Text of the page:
Types of Child Care
As you begin your search, think about the type of child care you want for your child.
Small Family Child Care Homes are licensed to care for eight children, including the provider’s own children under age 10.
- At least two of the children must be 6 or older and no more than two may be infants.
- If six or fewer children are being cared for in the home, three may be infants.
Large Family Child Care Homes are licensed to care for 14 children and must have a second caregiver present.
- At least two of the children must be 6 or older and no more than three may be infants.
- If twelve or fewer children are being cared for in the home, four may be infants when a second caregiver is present.
- All children under 10 years of age who live in the home must be counted in the licensed capacity.
- All assistant provider’s children under 12 years of age and all other children under age of 18 who do not live in the home, must be counted in the licensed capacity.
- All persons residing in the home who are over 18 years of age must have received a fingerprint clearance.
- A current tuberculosis clearance is required for all adults residing in the home, or present in the home, during the time that children are in care.
- All family child care homes must contain a smoke detector and fire extinguisher. Those licensed for nine to fourteen children must obtain a fire clearance.
- All swimming pools or any other bodies of water must be made inaccessible to children by the use of a five-foot fence or a cover, which is strong enough to support the weight of an adult.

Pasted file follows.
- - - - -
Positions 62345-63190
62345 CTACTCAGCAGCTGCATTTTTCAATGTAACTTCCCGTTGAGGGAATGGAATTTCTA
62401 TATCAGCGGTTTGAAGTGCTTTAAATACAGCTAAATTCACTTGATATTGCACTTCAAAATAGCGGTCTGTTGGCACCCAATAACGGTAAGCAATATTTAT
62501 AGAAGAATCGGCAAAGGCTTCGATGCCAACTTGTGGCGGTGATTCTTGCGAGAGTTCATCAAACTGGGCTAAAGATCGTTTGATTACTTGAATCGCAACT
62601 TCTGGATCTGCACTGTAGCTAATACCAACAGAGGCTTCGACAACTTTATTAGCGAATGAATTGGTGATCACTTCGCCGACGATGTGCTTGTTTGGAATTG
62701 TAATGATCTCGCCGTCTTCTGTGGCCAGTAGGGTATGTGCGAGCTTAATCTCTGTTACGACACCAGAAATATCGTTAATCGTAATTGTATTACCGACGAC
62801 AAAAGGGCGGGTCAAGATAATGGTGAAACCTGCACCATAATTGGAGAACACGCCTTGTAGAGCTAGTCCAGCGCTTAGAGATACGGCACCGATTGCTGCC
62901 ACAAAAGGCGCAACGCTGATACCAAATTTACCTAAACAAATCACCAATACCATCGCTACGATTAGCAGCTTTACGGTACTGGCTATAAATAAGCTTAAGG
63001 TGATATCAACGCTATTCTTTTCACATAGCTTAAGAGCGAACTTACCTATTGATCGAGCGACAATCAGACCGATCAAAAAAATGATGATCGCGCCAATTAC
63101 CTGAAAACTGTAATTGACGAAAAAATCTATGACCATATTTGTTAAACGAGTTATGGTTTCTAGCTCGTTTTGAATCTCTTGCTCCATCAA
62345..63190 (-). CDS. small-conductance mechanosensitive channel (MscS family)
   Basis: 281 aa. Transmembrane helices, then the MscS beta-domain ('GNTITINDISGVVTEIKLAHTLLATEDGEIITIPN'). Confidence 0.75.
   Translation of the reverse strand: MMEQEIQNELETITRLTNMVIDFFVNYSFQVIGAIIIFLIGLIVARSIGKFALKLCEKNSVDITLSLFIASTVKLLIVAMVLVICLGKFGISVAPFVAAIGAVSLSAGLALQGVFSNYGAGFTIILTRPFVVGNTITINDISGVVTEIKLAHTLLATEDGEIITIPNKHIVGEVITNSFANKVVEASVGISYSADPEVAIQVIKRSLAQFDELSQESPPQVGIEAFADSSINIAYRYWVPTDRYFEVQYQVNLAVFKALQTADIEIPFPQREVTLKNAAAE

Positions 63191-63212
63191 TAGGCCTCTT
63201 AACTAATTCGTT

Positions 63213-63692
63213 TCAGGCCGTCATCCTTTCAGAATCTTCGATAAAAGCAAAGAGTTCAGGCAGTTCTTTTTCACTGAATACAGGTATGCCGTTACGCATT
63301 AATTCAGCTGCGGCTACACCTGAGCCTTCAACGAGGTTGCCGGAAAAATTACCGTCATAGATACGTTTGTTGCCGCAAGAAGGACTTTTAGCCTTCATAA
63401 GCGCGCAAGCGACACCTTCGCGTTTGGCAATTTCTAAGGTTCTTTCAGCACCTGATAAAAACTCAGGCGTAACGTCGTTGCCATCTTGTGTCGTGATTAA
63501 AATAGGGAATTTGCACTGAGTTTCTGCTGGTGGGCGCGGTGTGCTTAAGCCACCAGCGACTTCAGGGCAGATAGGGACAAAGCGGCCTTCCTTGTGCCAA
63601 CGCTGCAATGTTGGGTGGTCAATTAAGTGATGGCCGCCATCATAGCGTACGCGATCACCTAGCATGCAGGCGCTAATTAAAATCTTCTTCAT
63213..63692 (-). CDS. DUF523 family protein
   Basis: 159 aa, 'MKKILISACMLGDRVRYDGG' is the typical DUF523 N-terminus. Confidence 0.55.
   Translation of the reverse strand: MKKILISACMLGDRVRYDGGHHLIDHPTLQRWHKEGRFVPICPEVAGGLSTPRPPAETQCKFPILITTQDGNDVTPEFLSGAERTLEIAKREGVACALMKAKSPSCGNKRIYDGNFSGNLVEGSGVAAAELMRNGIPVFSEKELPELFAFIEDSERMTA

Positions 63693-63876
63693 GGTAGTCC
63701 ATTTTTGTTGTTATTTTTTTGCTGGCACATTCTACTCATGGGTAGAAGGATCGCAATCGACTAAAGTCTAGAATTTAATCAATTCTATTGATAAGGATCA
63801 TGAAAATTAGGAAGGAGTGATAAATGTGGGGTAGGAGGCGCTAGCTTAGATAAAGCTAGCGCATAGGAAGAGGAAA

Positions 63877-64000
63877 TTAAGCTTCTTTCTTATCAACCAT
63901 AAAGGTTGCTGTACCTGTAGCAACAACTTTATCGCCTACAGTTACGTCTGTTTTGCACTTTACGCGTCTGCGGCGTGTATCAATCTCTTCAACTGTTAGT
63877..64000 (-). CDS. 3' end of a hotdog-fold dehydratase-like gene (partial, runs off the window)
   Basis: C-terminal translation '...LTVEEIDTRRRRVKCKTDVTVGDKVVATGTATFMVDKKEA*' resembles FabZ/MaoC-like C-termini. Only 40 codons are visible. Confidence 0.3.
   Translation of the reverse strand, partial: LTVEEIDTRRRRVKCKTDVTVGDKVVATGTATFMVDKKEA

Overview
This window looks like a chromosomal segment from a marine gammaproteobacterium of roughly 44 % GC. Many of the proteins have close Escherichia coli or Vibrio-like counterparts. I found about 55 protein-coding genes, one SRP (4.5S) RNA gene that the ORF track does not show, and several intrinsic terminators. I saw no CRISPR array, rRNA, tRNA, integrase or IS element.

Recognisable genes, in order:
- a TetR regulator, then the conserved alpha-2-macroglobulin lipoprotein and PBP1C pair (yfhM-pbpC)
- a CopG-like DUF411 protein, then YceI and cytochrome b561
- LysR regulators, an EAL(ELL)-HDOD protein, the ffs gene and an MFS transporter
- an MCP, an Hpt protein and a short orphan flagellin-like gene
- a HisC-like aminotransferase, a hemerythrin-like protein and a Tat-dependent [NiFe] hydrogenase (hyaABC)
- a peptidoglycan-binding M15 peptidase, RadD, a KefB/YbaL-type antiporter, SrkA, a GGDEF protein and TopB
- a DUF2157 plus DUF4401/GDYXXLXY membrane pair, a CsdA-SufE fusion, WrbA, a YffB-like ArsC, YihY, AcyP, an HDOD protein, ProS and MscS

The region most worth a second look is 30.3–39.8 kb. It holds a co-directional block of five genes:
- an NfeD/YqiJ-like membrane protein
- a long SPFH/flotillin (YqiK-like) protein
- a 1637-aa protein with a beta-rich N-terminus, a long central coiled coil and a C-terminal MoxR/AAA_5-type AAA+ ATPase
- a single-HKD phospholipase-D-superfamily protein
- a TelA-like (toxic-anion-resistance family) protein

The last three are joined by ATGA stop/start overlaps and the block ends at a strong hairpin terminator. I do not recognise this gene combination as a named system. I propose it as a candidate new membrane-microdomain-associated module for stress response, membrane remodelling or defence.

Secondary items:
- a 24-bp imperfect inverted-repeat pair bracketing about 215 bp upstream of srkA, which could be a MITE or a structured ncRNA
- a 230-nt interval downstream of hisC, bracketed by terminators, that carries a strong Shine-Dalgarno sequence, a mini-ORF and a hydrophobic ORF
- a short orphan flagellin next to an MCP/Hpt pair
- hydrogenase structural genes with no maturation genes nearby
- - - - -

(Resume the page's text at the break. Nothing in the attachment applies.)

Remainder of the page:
- All providers must have fifteen hours of health and safety training including CPR, First Aid, and Health Training. CPR and First Aid. Certificates must be kept current.
Child Care Centers are licensed to care for groups of more than twelve children. Staff must meet educational requirements. The facility must meet building, fire, and zoning codes.
Specific adult/child ratios required in child care centers are:
- Ages of Children /Number of Adults Required
- Infants (Birth to two years old): 1 Adult for every 4 infants
- Preschoolers (two to five years old): 1 Adult for every 12 children
- School-agers (Kindergarten to twelve years): 1 Adult for every 14 children
Exempt Child Care child care that has not been inspected for health and safety.
Exempt caregivers do not need a background in caring for children and have not had their backgrounds checked for criminal or child abuse activity.
Child care that is exempt includes:
- A person hired to care for your child in your home.
- A family child care home that cares for children from one family only.
- A “drop-in” arrangement such as health club or co-op. Recreation programs that operate for less than 13 hours per week or no longer than 12 weeks during the year (i.e. summer camp programs).
- Child care programs that are run by the school district.
- Any care and supervision of children by a relative or guardian.
In-Home Child Care includes babysitters or nannies hired by the parent to care for child in the parent’s home. Specific tax and employment rules apply to this type of care.